“At this moment, I must say that I have never heard a speaker system in my own home which could surpass, or even equal, the Bose 901 for overall 'realism' of sound.”
— Julian Hirsch, a reviewer for the audiophile magazine Stereo Review, offering a notably breathtaking September 1968 review of the Bose 901 speakers, the company’s first popular product. The Hirsch quote (along with "you'll be reluctant to turn it off and go to bed,” a quip from High Fidelity magazine’s Norman Eisenberg) helped solidify both Bose as a company—this quote was frequently used in the company’s ads even decades after the 901 speakers were released—and Hirsch himself (he was to stereos what Lester Bangs was to the music that played on them). The quote is a good reminder that breathless language is not unheard of in the audiophile space—nor in the history of Bose.
Bose founder and longtime MIT professor Dr. Amar Bose. (Automotive Rhythms/Flickr)
Bose was built on engineering, not aggressive advertising
OK, so we’ve set the stage a little bit—Bose is a giant company that has gained a lot of mileage from oohs and ahhs.
But as a company, Bose gained a heck of a lot more from its purely academic approach. Whether or not you feel the company’s Wave speakers are any good, there’s one thing that can’t be debated: The man whose company still sells those speakers was a brilliant guy whose innovative spirit can’t be defined by a single product, nor his marketing team.
Dr. Amar Bose, a Bengali-American through his father, came to his success though his curious mind. As a 2005 Popular Science profile notes, he was ably taking apart all sorts of devices as a young teenager. He even built his own television. And his smarts proved an effective ticket to a career in academia.
But there was a problem he felt needed to be solved. As a Massachusetts Institute of Technology doctoral student in the late 1950s, he grew frustrated with the poor audio quality of the high-end stereo system he bought himself as a reward.
"I studied the literature and bought the best system based on the specifications. But when I brought it home and plugged it in, it sounded terrible,” he explained to the magazine. “I was disappointed and confused. Why did so much of what I had been taught say it should be good, when my ears said it wasn't?"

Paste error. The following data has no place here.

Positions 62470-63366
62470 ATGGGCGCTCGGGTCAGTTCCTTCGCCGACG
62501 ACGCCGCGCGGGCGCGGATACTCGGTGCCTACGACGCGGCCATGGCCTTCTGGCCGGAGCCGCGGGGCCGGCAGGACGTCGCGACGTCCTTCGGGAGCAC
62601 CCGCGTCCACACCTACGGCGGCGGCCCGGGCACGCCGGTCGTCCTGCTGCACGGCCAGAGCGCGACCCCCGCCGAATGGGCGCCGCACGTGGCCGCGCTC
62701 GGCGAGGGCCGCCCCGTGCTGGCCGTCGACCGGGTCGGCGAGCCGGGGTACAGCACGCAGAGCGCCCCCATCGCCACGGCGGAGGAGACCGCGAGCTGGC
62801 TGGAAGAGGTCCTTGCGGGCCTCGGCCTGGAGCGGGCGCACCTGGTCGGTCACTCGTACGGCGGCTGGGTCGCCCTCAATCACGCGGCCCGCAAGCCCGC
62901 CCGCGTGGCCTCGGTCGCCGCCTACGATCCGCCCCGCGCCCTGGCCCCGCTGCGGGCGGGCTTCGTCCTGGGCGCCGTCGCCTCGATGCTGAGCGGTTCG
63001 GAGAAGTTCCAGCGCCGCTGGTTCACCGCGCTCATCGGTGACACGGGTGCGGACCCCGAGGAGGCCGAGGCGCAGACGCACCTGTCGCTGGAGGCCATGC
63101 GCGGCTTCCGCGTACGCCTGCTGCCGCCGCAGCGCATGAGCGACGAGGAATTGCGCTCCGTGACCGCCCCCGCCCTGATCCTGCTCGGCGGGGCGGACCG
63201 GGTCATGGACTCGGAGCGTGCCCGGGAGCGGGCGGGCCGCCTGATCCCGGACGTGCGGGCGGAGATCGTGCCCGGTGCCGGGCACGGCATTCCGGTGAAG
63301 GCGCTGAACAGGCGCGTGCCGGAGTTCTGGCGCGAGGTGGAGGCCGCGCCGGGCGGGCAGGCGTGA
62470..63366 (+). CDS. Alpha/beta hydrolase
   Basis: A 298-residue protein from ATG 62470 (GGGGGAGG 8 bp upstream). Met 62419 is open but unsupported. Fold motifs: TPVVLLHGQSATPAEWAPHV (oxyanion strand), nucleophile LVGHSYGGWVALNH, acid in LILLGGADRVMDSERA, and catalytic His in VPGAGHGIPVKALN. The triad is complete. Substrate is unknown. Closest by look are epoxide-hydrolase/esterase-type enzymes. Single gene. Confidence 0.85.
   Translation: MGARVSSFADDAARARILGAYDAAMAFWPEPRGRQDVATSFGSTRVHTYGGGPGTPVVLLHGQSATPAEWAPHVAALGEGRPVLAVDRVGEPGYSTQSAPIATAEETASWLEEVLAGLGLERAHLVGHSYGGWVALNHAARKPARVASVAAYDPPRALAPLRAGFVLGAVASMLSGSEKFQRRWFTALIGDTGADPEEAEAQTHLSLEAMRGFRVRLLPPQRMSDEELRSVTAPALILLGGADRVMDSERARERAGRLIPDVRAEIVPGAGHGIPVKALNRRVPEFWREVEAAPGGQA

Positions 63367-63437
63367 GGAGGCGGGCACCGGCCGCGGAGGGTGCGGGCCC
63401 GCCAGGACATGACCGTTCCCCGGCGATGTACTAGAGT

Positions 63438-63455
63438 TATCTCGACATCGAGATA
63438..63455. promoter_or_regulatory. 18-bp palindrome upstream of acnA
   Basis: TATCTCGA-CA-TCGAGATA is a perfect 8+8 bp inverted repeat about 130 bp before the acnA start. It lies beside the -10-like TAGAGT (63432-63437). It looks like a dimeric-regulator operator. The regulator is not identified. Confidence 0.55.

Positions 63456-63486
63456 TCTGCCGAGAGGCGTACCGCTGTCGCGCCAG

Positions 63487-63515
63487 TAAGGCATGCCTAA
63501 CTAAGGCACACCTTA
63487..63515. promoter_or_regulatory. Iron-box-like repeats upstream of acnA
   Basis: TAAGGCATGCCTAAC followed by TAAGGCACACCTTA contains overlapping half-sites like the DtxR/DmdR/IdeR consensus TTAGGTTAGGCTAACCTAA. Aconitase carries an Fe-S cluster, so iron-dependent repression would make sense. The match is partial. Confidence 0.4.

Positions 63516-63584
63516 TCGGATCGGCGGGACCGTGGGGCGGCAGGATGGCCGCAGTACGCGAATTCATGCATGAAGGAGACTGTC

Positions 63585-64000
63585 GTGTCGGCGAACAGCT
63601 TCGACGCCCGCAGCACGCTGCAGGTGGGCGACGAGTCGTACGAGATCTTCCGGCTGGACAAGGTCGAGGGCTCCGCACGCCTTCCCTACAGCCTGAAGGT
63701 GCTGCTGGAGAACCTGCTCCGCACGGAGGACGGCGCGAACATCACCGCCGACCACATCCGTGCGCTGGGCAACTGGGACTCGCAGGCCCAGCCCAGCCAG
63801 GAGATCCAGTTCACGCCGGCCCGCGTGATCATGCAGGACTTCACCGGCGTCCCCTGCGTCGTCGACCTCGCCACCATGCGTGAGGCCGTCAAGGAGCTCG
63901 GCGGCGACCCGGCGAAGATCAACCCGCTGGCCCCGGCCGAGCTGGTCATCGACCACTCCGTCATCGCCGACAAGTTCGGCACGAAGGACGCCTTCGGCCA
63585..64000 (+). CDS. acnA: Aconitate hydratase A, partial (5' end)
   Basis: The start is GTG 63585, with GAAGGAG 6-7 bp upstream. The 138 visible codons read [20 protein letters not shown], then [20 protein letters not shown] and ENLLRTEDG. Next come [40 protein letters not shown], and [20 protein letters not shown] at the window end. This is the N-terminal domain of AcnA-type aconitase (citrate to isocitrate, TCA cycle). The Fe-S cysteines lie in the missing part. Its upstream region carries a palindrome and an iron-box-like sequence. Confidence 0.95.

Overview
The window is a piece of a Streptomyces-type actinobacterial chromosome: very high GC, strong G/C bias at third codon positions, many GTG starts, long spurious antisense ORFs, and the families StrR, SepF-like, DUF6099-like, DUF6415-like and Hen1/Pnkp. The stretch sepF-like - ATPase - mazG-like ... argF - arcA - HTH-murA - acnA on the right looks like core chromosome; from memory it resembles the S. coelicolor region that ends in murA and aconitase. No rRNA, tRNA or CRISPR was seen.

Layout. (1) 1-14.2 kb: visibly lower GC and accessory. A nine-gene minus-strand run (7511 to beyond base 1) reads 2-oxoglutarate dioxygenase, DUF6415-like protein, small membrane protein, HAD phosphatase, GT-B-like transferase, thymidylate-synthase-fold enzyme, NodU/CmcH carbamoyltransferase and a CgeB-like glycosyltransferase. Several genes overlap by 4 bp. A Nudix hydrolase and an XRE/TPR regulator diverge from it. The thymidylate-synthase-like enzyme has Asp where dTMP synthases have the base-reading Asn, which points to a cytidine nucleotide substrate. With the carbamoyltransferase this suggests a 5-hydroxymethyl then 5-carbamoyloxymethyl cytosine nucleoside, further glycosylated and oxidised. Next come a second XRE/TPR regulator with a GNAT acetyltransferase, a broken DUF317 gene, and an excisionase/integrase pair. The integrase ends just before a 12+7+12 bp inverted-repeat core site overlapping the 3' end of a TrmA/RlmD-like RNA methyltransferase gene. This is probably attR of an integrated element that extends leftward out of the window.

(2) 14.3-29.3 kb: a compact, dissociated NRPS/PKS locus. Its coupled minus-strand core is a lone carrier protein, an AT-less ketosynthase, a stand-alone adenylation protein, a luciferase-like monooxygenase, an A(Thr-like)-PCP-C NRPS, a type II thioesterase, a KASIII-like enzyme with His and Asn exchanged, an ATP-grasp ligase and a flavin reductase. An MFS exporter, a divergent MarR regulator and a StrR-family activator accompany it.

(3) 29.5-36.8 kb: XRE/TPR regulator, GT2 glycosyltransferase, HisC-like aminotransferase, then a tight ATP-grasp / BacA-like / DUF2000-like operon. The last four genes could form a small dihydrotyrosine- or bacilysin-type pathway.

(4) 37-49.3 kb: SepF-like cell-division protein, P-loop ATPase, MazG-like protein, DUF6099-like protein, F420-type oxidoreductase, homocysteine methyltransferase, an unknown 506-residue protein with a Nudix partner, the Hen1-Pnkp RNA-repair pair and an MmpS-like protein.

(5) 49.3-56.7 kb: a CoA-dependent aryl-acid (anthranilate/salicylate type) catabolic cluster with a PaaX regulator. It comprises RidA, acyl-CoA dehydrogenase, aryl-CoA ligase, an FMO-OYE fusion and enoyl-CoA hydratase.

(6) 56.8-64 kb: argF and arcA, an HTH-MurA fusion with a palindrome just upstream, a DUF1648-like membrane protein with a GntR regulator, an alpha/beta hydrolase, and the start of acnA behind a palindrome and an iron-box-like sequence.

That led Bose, who became an MIT professor or engineering, to dive into audio research on how to maximize the sound that could come out of a pair of speakers. Eventually, his research led him to make speakers that worked much the same way as actual music being played in a concert hall did—with the sound waves reverberating off the walls.
This thought process, as immortalized in this 1967 patent, led to the 901 speakers, the devices that helped drive the company’s long-term success. Those are still sold today. That success allowed Dr. Bose, who remained an MIT professor in the midst of his company’s success, to further experiment on all sorts of different projects at Bose, including (most famously) noise-cancelling headphones and (most ambitiously) a car-suspension system built for smooth rides.
The company is privately held, giving it the ability to spend much of its time and profits working on major research projects. One of those projects became the basis for the Wave line of speakers, designed by Dr. Bose with the help of Dr. William Short, a fellow former MIT student. The eureka moment, according to a 1985 Popular Science piece, was when Short had built a primitive form of the company’s “waveguide” technology—an enclosed, serpentine-like plastic chamber that’s designed to help amplify a sound wave and bring out some of its best qualities.